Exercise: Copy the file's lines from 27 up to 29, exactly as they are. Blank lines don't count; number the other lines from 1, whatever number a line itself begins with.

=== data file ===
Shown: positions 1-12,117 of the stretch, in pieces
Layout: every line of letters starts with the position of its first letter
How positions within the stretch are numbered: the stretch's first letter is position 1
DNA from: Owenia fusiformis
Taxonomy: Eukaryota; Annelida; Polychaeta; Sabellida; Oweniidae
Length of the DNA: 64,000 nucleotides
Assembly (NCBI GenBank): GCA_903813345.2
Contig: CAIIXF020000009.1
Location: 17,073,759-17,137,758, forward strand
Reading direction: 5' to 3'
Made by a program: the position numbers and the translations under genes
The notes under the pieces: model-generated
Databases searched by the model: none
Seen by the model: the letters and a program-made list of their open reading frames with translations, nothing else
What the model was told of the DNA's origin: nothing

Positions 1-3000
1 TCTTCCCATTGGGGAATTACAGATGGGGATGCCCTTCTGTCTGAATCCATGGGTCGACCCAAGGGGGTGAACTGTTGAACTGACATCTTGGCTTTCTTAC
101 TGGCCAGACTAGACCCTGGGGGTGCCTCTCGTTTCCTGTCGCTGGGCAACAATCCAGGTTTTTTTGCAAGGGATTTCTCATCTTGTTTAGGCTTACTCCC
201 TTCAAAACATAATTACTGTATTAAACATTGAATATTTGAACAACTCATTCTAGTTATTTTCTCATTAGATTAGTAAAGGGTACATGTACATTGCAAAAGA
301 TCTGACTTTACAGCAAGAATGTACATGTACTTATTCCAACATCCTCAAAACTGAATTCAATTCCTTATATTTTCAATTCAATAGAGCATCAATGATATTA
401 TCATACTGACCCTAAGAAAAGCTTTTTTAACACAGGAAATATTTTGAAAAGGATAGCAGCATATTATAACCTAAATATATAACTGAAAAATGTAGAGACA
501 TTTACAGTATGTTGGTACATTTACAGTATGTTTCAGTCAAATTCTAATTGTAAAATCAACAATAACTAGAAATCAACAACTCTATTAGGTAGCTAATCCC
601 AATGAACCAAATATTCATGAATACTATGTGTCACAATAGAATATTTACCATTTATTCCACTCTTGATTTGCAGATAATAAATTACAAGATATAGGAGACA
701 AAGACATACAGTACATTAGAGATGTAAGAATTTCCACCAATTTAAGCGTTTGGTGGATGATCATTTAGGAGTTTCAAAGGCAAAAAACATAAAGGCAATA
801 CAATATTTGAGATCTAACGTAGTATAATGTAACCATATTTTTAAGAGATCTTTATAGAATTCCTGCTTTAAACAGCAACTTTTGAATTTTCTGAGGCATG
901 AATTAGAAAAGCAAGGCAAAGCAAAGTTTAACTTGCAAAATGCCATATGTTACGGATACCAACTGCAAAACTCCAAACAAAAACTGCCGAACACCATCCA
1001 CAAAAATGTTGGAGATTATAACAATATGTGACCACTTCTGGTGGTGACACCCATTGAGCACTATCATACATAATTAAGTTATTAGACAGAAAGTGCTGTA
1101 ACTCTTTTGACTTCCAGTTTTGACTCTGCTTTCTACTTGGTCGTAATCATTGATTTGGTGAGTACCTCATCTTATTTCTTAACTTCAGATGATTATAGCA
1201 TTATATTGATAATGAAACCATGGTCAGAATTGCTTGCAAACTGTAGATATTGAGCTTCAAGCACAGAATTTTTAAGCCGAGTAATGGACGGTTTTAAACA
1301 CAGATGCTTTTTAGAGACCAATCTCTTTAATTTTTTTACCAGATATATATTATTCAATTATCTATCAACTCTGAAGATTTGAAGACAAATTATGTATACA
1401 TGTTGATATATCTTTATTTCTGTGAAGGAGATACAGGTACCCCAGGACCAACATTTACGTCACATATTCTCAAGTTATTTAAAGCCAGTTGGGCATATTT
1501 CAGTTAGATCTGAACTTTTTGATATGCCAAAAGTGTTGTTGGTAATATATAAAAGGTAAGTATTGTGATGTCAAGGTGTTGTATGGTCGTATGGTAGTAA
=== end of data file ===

1001 CAAAAATGTTGGAGATTATAACAATATGTGACCACTTCTGGTGGTGACACCCATTGAGCACTATCATACATAATTAAGTTATTAGACAGAAAGTGCTGTA
1101 ACTCTTTTGACTTCCAGTTTTGACTCTGCTTTCTACTTGGTCGTAATCATTGATTTGGTGAGTACCTCATCTTATTTCTTAACTTCAGATGATTATAGCA
1201 TTATATTGATAATGAAACCATGGTCAGAATTGCTTGCAAACTGTAGATATTGAGCTTCAAGCACAGAATTTTTAAGCCGAGTAATGGACGGTTTTAAACA